By Rick Rothacker
Jan 22 Wells Fargo & Co on Tuesday
raised its quarterly stock dividend by 14 percent as it awaits
U.S. Federal Reserve permission to potentially return even more
capital to shareholders in the coming year.
The No. 4 U.S. bank by assets said in a statement that the
increase of 3 cents to 25 cents per share was part of a capital
plan that received approval from the U.S. Federal Reserve in
Wells in March raised its quarterly dividend by 10 cents to
22 cents per share after the Fed completed annual stress tests
on large U.S. banks. In the aftermath of the financial crisis,
banks now need the Fed's assent before increasing dividends and
buying back more shares.
The San Francisco-based bank said it asked the Fed
permission to return more capital to shareholders as part of its
2013 capital plan, which is under review. The Fed is expected to
complete its work in March, after which approved banks can raise
dividends or buy back more shares for the period that runs from
the second quarter of 2013 through the first quarter of 2014.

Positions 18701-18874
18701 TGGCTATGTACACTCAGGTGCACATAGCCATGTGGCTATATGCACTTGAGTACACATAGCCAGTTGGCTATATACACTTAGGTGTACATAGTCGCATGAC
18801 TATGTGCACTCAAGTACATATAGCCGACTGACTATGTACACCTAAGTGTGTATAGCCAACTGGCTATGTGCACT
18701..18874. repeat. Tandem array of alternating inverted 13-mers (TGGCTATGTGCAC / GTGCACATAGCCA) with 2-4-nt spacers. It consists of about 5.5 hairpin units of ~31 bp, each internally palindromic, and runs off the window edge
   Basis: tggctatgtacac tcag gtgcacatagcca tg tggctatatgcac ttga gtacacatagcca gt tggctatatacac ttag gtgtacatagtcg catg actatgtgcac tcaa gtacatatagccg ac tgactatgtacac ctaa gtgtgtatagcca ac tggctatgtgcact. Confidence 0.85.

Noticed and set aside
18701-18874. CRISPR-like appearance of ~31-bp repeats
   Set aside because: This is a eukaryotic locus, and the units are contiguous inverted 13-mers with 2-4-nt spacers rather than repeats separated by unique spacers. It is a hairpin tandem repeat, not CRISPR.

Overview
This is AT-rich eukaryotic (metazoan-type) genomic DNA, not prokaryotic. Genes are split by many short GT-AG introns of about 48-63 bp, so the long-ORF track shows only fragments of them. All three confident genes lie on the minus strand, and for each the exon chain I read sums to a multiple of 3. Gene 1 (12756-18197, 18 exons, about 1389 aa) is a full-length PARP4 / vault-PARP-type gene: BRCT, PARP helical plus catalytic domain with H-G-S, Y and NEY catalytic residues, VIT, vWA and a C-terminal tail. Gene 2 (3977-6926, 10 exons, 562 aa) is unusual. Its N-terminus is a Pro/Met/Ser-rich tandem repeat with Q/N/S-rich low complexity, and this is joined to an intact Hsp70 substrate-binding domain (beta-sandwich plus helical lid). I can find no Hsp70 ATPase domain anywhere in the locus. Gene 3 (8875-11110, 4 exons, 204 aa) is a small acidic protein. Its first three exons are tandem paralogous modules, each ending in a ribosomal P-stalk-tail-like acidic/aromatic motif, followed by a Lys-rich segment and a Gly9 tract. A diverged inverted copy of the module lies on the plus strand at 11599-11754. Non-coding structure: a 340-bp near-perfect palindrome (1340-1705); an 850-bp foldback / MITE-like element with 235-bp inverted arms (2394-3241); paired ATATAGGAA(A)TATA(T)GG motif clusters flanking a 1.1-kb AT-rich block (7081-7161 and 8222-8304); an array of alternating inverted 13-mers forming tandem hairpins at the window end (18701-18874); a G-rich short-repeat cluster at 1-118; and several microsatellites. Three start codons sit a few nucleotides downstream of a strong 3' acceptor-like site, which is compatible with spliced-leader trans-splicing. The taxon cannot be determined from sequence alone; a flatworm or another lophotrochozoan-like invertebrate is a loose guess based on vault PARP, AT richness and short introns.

"We remain committed to returning more capital to our
shareholders," Wells Chief Executive John Stumpf said in a
The dividend of 25 cents per share is payable March 1 to
stockholders of record on Feb. 1.
Wells has about 5.3 billion shares outstanding. The
increased dividend is worth an extra $12.7 million to Wells'
largest shareholder, Warren Buffett's conglomerate Berkshire
Hathaway, based on Thomson Reuters data.
Wells has emerged as one of the healthier U.S. banks since
the financial crisis. It has been able to raise payouts for
shareholders in recent years, while rivals such as Bank of
America Corp and Citigroup Inc are still paying a
penny per share each quarter as they work to build capital and
U.S. regional bank BB&T Corp on Tuesday increased
its quarterly dividend by 3 cents to 23 cents per share in a
move that it also said was part of its 2012 capital plan.
Wells Fargo shares closed up 11 cents, or 0.31 percent, at
$35.04 on Tuesday at the New York Stock Exchange.